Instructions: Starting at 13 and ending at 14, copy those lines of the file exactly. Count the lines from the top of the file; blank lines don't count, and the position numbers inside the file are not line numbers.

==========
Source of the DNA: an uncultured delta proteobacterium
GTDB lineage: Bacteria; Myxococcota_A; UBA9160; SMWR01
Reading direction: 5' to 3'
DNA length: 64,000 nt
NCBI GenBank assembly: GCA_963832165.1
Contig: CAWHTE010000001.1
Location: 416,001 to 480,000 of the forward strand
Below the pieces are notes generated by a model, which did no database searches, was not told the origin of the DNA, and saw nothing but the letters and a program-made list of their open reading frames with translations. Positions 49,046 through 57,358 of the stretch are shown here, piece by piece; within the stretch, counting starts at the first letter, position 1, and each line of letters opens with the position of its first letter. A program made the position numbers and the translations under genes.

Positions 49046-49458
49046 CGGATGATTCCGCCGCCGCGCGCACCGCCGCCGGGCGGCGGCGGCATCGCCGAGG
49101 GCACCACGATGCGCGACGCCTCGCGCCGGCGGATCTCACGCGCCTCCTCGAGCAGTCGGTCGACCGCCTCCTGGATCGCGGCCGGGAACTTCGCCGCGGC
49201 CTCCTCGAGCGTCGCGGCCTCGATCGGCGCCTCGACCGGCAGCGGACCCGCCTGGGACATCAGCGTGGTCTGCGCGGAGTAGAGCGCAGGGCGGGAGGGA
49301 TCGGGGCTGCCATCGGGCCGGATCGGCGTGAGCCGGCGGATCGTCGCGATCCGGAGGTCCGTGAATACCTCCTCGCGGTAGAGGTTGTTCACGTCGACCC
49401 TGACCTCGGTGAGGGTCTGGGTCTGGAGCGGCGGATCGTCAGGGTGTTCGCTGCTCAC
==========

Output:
49301 TCGGGGCTGCCATCGGGCCGGATCGGCGTGAGCCGGCGGATCGTCGCGATCCGGAGGTCCGTGAATACCTCCTCGCGGTAGAGGTTGTTCACGTCGACCC
49401 TGACCTCGGTGAGGGTCTGGGTCTGGAGCGGCGGATCGTCAGGGTGTTCGCTGCTCAC